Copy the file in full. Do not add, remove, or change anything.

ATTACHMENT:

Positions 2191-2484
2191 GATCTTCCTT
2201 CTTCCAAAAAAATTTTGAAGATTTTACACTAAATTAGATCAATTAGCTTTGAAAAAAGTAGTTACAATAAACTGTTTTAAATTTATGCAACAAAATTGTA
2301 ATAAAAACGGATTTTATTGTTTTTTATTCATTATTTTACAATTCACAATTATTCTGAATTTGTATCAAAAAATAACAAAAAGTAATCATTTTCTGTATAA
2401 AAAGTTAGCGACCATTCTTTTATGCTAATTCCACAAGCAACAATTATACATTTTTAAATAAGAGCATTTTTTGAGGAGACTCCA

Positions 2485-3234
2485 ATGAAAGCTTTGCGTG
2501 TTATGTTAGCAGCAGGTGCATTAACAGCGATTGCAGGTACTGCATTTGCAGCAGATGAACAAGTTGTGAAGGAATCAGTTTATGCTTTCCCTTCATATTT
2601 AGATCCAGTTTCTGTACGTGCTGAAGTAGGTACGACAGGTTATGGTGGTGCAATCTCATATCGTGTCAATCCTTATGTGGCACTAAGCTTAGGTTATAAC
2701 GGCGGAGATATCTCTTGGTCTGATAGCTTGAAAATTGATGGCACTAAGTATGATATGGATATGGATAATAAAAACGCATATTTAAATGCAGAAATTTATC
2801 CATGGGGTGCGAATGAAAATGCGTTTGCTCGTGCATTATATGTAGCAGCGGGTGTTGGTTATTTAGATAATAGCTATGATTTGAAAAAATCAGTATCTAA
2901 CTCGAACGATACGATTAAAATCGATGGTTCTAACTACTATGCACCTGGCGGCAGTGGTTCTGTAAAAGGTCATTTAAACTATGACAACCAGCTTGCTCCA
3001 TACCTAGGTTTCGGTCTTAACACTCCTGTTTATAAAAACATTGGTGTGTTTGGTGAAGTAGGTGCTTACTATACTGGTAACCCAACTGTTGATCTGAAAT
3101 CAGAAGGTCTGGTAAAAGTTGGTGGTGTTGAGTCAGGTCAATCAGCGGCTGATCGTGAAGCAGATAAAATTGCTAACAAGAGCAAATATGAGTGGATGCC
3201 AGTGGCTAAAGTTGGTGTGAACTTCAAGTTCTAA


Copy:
Positions 2191-2484
2191 GATCTTCCTT
2201 CTTCCAAAAAAATTTTGAAGATTTTACACTAAATTAGATCAATTAGCTTTGAAAAAAGTAGTTACAATAAACTGTTTTAAATTTATGCAACAAAATTGTA
2301 ATAAAAACGGATTTTATTGTTTTTTATTCATTATTTTACAATTCACAATTATTCTGAATTTGTATCAAAAAATAACAAAAAGTAATCATTTTCTGTATAA
2401 AAAGTTAGCGACCATTCTTTTATGCTAATTCCACAAGCAACAATTATACATTTTTAAATAAGAGCATTTTTTGAGGAGACTCCA

Positions 2485-3234
2485 ATGAAAGCTTTGCGTG
2501 TTATGTTAGCAGCAGGTGCATTAACAGCGATTGCAGGTACTGCATTTGCAGCAGATGAACAAGTTGTGAAGGAATCAGTTTATGCTTTCCCTTCATATTT
2601 AGATCCAGTTTCTGTACGTGCTGAAGTAGGTACGACAGGTTATGGTGGTGCAATCTCATATCGTGTCAATCCTTATGTGGCACTAAGCTTAGGTTATAAC
2701 GGCGGAGATATCTCTTGGTCTGATAGCTTGAAAATTGATGGCACTAAGTATGATATGGATATGGATAATAAAAACGCATATTTAAATGCAGAAATTTATC
2801 CATGGGGTGCGAATGAAAATGCGTTTGCTCGTGCATTATATGTAGCAGCGGGTGTTGGTTATTTAGATAATAGCTATGATTTGAAAAAATCAGTATCTAA
2901 CTCGAACGATACGATTAAAATCGATGGTTCTAACTACTATGCACCTGGCGGCAGTGGTTCTGTAAAAGGTCATTTAAACTATGACAACCAGCTTGCTCCA
3001 TACCTAGGTTTCGGTCTTAACACTCCTGTTTATAAAAACATTGGTGTGTTTGGTGAAGTAGGTGCTTACTATACTGGTAACCCAACTGTTGATCTGAAAT
3101 CAGAAGGTCTGGTAAAAGTTGGTGGTGTTGAGTCAGGTCAATCAGCGGCTGATCGTGAAGCAGATAAAATTGCTAACAAGAGCAAATATGAGTGGATGCC
3201 AGTGGCTAAAGTTGGTGTGAACTTCAAGTTCTAA